It will be impossible for me to examine this topic without speaking about the role of States in economic development, especially as I am now in my second stint as Governor of Ekiti State. While the Federal Government performs a very necessary role in developing our economy, the real federating units of economic activity are the states. Therefore, it is very important that the subnational synergy and support required to build an inclusive and robust economy exists.
Since assuming office in Ekiti State, our Government has focused on reclaiming our land and restoring our values, by focusing on four critical areas: social investment; our knowledge economy; infrastructural and industrial development; and agriculture and rural development. In doing this, we not only focused on rebuilding the value system on which all lasting societies survive; but we also focused on repairing an economy damaged by a period of waste and irresponsible governance.
To achieve the desired economic development in the State, we have focused on some of the issues I highlighted earlier; education and healthcare. By improving the quality of education and health of our people, we are giving them an opportunity to compete in what has become a global marketplace for skills. We are also exploring practical ways of ensuring our students are also provided with the relevant digital skills to make them ready for the future of work.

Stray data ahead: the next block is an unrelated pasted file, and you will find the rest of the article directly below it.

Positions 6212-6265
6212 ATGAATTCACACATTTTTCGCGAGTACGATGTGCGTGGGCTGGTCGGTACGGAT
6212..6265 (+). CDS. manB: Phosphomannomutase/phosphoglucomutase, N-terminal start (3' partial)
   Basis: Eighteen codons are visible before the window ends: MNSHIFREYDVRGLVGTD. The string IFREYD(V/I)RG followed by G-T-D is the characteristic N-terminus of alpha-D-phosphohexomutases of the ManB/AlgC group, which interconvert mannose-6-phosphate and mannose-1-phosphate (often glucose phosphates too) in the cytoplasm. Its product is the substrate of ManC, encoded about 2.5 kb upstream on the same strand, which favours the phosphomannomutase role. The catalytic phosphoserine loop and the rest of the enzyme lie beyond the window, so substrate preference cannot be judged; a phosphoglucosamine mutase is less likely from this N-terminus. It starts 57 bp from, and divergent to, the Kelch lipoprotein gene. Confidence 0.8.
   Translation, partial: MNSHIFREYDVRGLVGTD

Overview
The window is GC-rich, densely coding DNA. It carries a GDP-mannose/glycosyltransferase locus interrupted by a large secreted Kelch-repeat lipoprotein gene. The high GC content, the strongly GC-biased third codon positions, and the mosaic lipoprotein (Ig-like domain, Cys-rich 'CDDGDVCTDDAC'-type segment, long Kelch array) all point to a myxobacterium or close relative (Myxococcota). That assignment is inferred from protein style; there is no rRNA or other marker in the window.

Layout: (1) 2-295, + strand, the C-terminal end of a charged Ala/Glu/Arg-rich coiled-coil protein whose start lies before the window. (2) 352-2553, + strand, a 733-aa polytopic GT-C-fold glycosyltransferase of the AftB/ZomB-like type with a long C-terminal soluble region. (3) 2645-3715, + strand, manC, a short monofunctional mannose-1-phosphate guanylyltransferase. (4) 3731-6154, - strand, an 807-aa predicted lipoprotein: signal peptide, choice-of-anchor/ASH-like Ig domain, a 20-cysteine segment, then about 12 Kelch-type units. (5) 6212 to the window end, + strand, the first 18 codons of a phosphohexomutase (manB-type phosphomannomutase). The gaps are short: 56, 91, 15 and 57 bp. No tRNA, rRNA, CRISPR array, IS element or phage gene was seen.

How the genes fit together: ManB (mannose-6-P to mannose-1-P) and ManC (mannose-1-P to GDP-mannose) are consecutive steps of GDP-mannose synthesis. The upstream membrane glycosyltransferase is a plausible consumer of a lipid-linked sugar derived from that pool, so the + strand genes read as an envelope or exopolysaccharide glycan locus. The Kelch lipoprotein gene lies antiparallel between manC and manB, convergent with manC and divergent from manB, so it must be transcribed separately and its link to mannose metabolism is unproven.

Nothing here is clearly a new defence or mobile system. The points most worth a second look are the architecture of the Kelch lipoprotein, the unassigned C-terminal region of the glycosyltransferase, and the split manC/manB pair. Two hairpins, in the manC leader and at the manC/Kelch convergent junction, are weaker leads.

Our Government has supported this social investment, with a corresponding focus on the knowledge economy, leveraging on our heritage as the knowledge capital of Nigeria. Very soon, we will unveil a set of incentives designed to make Ekiti the preferred destination for education and innovation investment in Nigeria. To support this plan, we will ensure a conducive environment for broadband and power investments, both critical requirements for the Ekiti Knowledge Zone to develop.